How different would tropospheric oxidation be over an ice-free Arctic?
Article first published online: 12 DEC 2009
Copyright 2009 by the American Geophysical Union.
Geophysical Research Letters
Volume 36, Issue 23, December 2009
How to Cite
2009), How different would tropospheric oxidation be over an ice-free Arctic? Geophys. Res. Lett., 36, L23807, doi:10.1029/2009GL040541., , and (
- Issue published online: 12 DEC 2009
- Article first published online: 12 DEC 2009
- Manuscript Accepted: 16 OCT 2009
- Manuscript Revised: 9 OCT 2009
- Manuscript Received: 12 AUG 2009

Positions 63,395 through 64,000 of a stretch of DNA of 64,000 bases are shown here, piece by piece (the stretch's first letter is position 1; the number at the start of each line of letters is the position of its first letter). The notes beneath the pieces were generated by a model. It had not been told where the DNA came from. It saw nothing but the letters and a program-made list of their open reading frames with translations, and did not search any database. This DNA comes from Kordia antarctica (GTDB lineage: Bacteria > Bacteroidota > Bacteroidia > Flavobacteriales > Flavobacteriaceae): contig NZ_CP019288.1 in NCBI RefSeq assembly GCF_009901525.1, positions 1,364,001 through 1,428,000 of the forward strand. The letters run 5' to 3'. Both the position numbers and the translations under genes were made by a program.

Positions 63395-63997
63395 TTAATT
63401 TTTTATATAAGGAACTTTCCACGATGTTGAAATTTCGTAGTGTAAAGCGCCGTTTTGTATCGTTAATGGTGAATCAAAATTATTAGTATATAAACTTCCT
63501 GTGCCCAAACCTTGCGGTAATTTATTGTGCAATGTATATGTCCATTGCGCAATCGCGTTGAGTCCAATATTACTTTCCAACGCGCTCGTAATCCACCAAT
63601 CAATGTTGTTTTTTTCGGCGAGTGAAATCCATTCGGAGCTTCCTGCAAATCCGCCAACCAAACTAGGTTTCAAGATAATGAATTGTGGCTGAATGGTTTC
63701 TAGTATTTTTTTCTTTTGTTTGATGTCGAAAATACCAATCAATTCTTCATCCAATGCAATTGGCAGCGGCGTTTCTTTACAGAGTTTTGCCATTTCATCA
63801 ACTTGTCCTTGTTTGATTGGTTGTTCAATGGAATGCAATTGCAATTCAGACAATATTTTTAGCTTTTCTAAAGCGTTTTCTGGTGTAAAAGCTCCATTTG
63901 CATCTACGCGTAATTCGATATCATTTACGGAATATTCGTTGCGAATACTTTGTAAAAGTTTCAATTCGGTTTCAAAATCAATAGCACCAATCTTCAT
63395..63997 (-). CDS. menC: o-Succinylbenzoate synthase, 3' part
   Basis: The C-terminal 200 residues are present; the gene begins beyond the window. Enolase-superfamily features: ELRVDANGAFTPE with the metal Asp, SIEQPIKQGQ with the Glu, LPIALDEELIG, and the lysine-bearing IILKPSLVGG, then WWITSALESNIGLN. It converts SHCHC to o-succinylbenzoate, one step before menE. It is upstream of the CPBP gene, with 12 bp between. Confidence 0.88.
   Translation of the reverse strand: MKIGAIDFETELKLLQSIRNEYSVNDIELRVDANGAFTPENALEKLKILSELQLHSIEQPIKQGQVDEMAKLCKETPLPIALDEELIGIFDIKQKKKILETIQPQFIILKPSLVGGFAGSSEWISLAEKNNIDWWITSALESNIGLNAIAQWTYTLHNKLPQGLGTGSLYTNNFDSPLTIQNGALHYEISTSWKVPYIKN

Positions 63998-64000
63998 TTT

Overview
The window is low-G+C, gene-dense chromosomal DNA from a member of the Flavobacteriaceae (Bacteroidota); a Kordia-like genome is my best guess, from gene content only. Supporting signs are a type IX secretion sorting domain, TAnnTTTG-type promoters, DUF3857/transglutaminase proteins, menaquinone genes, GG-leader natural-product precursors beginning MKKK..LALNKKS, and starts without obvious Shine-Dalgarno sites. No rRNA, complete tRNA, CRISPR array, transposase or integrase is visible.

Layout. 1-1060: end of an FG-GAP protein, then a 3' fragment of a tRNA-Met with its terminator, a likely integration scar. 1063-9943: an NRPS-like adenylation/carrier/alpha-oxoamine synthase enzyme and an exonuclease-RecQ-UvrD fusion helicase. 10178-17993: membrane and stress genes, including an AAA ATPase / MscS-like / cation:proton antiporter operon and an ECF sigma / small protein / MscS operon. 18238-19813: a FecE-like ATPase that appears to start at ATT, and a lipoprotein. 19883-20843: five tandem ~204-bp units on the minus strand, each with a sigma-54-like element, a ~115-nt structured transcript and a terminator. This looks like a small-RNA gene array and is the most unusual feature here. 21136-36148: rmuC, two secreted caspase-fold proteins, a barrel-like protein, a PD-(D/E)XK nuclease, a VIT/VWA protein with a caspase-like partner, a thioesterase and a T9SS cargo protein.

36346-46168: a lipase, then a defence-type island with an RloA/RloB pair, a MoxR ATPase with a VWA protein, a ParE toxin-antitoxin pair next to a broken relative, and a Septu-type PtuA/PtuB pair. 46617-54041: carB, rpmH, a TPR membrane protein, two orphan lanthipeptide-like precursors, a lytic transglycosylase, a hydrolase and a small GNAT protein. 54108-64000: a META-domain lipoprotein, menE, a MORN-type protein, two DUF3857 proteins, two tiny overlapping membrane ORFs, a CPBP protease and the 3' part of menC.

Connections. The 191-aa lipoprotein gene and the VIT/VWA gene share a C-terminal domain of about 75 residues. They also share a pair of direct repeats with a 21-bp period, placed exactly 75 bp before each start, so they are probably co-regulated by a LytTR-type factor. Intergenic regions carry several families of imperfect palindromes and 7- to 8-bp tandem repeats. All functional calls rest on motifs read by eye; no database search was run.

Climate projections suggest that a complete Arctic sea-ice retreat is likely in the future during summer. Less ice will cause less light reflection and slower tropospheric photolysis. We use a tropospheric chemistry model to examine how oxidation may differ over an ice-free Arctic. We find that late-summer OH concentrations can decrease by 30–60% at polar latitudes, while effects on local ozone and global oxidant abundances are small. Ozone changes become larger in the more extreme case where sea-ice is also removed in spring and early summer. In this case, we find large spring ozone increases (up to 50–60%) over the Arctic, and even over inhabited high latitude regions (up to 20%), due mainly to a reduction in the impact of bromine chemistry, caused by the sea-ice retreat. Annual mean ozone also increases in the run with the summer/spring sea-ice removal, but not in the simulation including only late-summer sea-ice removal.